A diagnosis of fibromyalgia is based mostly on subjective reports of pain by patients themselves. In May 2010, the American College of Rheumatology (ACR) proposed new diagnostic criteria for fibromyalgia. The new process replaces the well-known "tender points test" with a widespread pain index (WPI). Other symptoms not related to pain (fatigue, cognitive problems, etc.) are rated on a severity scale from 0 to 3. Blood tests, X-rays, CT scans, and similar tests cannot detect fibromyalgia, but they may be used to rule out other possible causes of the symptoms.
Widespread Pain Index
The WPI is a checklist of 19 areas of the body. If the paitent has felt pain in the specific area on the list within the past seven days, a check is added and given a score of 1 point. After the checklist is completed, the score is tallied and will fall between 0 and 19 points.
Symptom Severity Score
One of the biggest complaints about the diagnostic process established in 1990 is that it only considered pain as a criteria for fibromyalgia diagnosis. It did not take into consideration other symptoms such as fatigue and cognitive issues ("fibro fog"). The symptom severity score (SS) addresses this issue by asking the patient to rate the severity or prevalence of the following symptoms:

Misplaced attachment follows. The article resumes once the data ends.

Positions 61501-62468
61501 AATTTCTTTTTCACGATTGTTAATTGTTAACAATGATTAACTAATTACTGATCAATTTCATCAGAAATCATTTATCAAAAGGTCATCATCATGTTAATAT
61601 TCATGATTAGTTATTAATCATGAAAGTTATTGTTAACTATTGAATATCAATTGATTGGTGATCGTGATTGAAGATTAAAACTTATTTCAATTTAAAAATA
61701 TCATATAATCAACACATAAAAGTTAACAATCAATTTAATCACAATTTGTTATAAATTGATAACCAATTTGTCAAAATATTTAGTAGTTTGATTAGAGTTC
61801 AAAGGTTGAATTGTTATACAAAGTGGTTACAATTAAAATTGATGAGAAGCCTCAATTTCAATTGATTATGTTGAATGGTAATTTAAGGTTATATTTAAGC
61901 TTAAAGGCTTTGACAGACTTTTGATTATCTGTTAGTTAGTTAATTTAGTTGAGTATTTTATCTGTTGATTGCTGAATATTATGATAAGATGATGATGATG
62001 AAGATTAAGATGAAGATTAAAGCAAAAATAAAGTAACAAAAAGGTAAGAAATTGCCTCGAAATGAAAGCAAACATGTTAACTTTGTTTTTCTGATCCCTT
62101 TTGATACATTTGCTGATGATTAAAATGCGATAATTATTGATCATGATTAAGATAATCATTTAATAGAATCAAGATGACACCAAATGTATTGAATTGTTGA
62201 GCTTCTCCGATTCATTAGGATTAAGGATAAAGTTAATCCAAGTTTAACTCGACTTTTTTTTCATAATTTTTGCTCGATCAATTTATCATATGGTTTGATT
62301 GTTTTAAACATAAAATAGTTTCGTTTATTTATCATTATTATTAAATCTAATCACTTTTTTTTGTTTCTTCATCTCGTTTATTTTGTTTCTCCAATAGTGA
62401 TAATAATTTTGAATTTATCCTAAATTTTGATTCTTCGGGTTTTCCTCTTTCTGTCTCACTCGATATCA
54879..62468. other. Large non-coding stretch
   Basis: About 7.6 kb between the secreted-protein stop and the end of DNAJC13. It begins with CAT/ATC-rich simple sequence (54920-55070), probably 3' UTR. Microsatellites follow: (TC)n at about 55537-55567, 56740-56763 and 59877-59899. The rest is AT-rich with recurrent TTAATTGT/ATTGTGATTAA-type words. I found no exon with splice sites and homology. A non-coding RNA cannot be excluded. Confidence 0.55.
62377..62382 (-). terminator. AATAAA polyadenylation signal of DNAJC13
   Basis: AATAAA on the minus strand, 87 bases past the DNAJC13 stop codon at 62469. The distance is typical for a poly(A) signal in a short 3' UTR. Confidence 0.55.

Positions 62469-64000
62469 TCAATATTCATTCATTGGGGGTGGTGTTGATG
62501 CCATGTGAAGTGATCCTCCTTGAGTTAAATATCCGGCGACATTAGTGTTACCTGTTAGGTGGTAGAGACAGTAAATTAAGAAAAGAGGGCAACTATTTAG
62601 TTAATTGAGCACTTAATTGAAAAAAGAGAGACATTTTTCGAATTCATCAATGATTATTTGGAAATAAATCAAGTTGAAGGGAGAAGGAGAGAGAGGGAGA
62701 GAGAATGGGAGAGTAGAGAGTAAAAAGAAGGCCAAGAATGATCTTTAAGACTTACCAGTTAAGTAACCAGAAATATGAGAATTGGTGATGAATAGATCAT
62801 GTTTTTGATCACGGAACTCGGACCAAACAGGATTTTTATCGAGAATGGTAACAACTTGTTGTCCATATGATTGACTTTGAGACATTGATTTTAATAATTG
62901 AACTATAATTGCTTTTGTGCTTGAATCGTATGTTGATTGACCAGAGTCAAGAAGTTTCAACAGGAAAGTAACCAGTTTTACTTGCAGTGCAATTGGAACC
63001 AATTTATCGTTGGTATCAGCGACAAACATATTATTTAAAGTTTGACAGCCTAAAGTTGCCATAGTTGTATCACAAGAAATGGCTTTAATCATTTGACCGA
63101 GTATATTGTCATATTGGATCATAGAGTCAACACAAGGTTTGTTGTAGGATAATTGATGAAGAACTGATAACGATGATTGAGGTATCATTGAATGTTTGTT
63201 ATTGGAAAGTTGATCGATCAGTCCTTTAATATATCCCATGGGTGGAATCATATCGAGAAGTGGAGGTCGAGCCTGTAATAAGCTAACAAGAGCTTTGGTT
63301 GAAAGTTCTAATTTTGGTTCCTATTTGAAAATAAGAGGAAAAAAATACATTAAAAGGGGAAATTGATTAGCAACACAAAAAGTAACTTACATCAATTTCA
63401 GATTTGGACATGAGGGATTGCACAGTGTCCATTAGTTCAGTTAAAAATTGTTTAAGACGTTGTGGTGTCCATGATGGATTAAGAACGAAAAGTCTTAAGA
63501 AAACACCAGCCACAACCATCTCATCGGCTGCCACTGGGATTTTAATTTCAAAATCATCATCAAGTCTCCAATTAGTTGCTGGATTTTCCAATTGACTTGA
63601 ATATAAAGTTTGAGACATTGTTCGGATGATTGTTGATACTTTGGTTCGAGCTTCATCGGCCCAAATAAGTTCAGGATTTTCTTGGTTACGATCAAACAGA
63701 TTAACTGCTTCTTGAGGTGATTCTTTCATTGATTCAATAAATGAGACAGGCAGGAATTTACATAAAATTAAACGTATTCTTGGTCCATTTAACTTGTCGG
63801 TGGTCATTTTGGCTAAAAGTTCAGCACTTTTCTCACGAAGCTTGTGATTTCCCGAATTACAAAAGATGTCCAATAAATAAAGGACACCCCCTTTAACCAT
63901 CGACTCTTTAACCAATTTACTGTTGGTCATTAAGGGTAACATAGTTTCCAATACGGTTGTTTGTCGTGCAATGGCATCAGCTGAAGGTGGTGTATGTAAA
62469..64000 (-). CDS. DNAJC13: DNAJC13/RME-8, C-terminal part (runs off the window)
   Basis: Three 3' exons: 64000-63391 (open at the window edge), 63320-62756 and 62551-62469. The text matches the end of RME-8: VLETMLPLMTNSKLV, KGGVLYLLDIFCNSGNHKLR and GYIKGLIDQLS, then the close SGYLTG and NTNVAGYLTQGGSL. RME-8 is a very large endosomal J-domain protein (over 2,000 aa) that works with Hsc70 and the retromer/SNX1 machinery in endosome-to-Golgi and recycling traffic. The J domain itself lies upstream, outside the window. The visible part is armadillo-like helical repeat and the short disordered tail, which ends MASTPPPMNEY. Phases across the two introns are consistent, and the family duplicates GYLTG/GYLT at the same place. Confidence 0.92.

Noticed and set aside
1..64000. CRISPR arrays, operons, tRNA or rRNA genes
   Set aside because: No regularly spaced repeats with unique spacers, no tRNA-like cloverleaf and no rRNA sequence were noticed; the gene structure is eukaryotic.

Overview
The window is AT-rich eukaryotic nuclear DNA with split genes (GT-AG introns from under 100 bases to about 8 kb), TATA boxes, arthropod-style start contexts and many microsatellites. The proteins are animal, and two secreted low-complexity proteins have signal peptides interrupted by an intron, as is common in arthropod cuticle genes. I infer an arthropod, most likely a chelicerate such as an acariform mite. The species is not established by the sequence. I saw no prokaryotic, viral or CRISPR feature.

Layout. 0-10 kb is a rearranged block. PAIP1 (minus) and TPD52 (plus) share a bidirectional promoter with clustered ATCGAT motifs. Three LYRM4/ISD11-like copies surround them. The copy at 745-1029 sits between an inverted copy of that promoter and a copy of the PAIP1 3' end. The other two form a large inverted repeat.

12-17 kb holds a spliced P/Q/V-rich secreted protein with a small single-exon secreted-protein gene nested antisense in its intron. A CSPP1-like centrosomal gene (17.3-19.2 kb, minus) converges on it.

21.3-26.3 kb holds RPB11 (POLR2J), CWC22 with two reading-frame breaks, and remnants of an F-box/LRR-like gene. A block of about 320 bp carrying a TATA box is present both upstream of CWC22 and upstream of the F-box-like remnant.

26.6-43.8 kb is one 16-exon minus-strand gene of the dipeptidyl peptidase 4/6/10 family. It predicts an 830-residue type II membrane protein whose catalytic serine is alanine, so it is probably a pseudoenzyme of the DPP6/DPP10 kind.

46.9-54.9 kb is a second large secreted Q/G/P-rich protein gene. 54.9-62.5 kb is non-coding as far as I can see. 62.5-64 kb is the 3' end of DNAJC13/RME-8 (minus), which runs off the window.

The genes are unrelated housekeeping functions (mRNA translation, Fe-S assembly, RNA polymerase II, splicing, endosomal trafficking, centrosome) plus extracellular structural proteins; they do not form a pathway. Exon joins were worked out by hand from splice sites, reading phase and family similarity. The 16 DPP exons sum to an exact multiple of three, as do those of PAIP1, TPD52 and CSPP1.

- waking unrefreshed
- cognitive symptoms (diffculty concentrating or remembering things)
- somatic symptoms (headache, dizziness, bowel problems, numbness/tingling, etc.)
Each of these categories is rated in severity from 0 to 3 for a maximum score of 12.
Tender Points Examination
While tender points are still considered charateristic of fibromyalgia, the ACR update in May 2010 decreased their significance in diagnosing the condition. However, your doctor still might examine the 18 tender points associated with the disorder. In a tender points exam, your doctor will press on each point in turn with his or her fingertip, using just enough pressure to whiten the nail bed, and ask if you feel any pain.
Ruling Out Other Diseases
Many conditions other than fibromyalgia can cause similar symptoms (see Fibromyalgia Diagnosis section), and these must be ruled out to be certain of a fibromyalgia diagnosis. Blood tests are used for HIV, hypothyroidism, rheumatoid arthritis, and Lyme disease. X-rays, CT scans, and MRIs are used for degenerative spinal diseases and many kinds of cancer. Biopsies are also used to test for cancer. Other tests that may be used to rule out other conditions include sleep studies and psychological exams.